The Flick Chicks

Jacqueline Monahan's Movie Reviews

Joker | Joaquin Phoenix, Robert De Niro, Brett Cullen, Frances Conroy | Review

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Jacqueline  Monahan

Las Vegas Round The Clock
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Jacqueline Monahan is an educator for the GEAR UP program at UNLV.
She is also an entertainment reporter for Lasvegasroundtheclock.com
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Joker | Joaquin Phoenix, Robert De Niro, Brett Cullen, Frances Conroy | Review

Picture it: Gotham City, 1981, during a sanitation strike. Garbage is everywhere and class warfare is simmering with the ugly sentiment of “kill the rich” hanging heavily in the air. It’s a tense, unsavory time, ripe with the discontent to turn a downtrodden loner into a terrifying embodiment of rage, past and present.

Arthur Fleck (Joaquin Phoenix) is an odd, lonely man employed as a clown, kicked around both literally and figuratively throughout life. He lives with, and provides care for, his elderly mother Penny (Frances Conroy) while dreaming of being a standup comedian despite being the most unfunny, unsettling, and intensely creepy figure to roam the grimy streets.

Delusional but devoted, Arthur attends to his frail mother who is fixated on billionaire philanthropist and mayoral candidate Thomas Wayne (Brett Cullen) telling Arthur stories about the man from personal experience. Arthur’s neighbor Sophie (Zazie Beetz) is his unrequited love interest. Life is gray, dismal, and devoid of laughter for Arthur, who suffers from a neurological condition that causes him to laugh at inappropriate times. Side note: There really is such a condition, known as PseudoBulbar Affect (PBA) that can cause both uncontrollable laughing and crying.

So, Arthur the comedian/clown laughs, but never at the right time. His pathetic attempt at comedy in a local club brings him to the attention of popular talk show host Murray Franklin (Robert De Niro) whose motives for the unstable guest are questionable at best. Meanwhile, Arthur’s daydreams and reality battle for head space like a light switch, spastically flicking on and off.

How the quietly weird Arthur slowly evolves into Joker through a series of progressively unfortunate events is a fascinating journey, a clown car, if you will, stuffed with bizarre, macabre, disturbing, violent, and tragic cargo. Add an all-encompassing sadness to the mix for a modicum of understanding which makes Joker’s descent all too relatable. We don’t condone his actions, but we understand.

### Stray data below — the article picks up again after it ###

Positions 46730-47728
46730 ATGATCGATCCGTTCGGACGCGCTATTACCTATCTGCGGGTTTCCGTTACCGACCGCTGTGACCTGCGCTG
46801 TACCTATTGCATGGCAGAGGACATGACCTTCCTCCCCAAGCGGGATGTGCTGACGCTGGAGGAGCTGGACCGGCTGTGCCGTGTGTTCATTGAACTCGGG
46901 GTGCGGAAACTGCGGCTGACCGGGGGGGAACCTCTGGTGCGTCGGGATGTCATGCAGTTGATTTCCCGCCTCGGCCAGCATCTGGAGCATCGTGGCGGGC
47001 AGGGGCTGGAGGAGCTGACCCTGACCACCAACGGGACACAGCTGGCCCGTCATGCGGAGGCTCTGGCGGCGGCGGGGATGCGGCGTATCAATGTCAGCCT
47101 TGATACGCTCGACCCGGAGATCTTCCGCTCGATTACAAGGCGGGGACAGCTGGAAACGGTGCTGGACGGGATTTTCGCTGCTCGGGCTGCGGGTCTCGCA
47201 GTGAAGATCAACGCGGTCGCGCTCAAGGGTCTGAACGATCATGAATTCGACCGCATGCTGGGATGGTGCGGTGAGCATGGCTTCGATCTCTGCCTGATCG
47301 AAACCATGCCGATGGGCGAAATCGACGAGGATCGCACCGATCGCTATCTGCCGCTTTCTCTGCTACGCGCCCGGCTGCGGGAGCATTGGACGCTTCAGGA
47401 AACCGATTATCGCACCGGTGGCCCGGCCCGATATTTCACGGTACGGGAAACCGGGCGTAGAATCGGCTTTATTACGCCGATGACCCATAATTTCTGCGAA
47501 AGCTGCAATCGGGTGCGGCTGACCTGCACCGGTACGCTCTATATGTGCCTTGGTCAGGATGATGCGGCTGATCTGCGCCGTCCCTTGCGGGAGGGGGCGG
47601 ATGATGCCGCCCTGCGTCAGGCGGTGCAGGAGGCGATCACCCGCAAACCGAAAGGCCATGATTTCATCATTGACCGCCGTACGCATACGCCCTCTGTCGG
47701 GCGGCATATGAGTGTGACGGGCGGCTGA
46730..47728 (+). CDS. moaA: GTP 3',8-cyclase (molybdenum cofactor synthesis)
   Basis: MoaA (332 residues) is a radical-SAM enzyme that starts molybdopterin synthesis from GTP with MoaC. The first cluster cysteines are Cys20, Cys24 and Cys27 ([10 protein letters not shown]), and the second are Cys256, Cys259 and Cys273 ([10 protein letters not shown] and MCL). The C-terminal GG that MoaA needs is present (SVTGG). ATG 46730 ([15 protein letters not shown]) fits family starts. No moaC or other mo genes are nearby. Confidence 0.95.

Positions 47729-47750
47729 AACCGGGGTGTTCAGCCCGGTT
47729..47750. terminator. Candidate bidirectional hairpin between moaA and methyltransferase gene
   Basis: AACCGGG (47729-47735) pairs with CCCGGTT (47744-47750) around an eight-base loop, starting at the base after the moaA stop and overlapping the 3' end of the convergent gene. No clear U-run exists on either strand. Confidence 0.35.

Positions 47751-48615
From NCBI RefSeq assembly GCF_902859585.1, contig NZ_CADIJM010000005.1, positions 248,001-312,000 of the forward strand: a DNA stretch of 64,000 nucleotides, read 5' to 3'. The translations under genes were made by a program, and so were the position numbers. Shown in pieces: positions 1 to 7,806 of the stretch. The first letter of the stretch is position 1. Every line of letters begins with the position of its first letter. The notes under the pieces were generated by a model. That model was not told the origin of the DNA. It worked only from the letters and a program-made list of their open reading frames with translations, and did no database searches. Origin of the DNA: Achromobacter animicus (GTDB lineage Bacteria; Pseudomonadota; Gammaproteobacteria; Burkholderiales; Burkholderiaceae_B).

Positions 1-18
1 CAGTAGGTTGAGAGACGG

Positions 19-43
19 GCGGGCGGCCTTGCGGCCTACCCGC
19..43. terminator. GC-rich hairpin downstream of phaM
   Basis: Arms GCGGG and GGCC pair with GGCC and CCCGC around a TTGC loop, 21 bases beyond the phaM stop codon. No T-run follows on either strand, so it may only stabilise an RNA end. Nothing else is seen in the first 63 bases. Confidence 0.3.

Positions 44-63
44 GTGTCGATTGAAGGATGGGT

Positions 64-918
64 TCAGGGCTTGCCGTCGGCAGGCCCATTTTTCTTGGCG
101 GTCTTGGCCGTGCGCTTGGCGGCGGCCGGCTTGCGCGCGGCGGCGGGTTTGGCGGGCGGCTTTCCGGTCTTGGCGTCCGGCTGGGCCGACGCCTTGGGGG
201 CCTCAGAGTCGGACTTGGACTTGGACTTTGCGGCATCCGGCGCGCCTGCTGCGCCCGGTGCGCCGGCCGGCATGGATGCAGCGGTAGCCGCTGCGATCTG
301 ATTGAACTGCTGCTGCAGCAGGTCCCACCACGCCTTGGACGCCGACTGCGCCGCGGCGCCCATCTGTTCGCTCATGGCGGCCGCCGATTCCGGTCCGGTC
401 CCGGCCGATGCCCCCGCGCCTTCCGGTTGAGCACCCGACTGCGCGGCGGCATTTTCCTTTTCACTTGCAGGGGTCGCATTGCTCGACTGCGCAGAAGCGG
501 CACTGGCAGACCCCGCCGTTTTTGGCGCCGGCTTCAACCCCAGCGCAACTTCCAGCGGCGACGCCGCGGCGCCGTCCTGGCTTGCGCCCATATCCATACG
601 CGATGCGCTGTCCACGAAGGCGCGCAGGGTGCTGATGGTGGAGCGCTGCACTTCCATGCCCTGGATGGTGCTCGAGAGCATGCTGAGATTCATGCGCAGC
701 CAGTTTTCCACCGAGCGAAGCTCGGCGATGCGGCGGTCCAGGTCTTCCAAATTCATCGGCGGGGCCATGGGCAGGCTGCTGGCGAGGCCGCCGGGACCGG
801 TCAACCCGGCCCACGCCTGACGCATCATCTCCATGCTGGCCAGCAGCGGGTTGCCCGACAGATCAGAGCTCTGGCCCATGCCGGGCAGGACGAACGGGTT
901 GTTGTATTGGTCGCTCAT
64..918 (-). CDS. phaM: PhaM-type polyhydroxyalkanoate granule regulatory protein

Director Todd Phillips (The Hangover) co-wrote the script with Scott Silver (The Fighter) and the two invent a childhood for the DC villain. In doing so it accomplishes something unusual and surprising. At times Arthur, even as brutal Joker, is a sympathetic character while billionaire Thomas Wayne (young Bruce’s dad) comes off as a heartless d-bag. A true reversal. Bruce Wayne as a boy (Dante Pereira-Olson) is briefly featured, with a contrasting childhood of privilege that made all the difference in shaping his life.

You want to cry for the cruel, laughing man that is Joker. You want to hate philanthropist Thomas Wayne. It’s an ironic, upside-down world of garbage and clowns, rejection and abandonment that transforms Arthur Fleck into the heartless, conscience-challenged villain.

This is a chilling character study populated by the ever-intense Joaquin Phoenix. He is savagery personified in a red suit, with green hair, white face and large, fake smile. The actor brings a nuanced conflict to the screen in deadly closeup, bringing us along on his journey of learning to embrace his insanity like a gift of luxury and freedom in a depressing, dismal world where he not only belongs, but thrives.

Co-stars orbit his performance for feedback and contrast, but almost all fail to register any impact. Robert De Niro is merely adequate as a slick, mocking talk show host. Zazie Beetz’s Sophie provides insight as to why Joker may never find willing female companionship. Brett Cullen as Thomas Wayne is a loud, swaggering billionaire with a cruel streak of his own. Frances Conroy’s Penny Fleck is weak and needy, the kind of mother who often forgets her role and pays a ghastly price.

Take away the comic book. Pick a different city. Replicate the tragic history, the gradual warping of a once-normal human being. Amp it up to the breaking point and you have the broken, vicious lunacy of a man never in control of his future and finally pissed off enough to do something about it. Like Hannibal Lecter walking among an unsuspecting population at the end of “The Silence of the Lambs”, Arthur Fleck has reached his full madman potential underneath the greasepaint and grief, unleashing a vengeful fury into the world.

There was Cesar, there was Jack, there was Heath; now there is Joaquin. The green hair, the white face, the red lips, and quite possibly, the gold statue.


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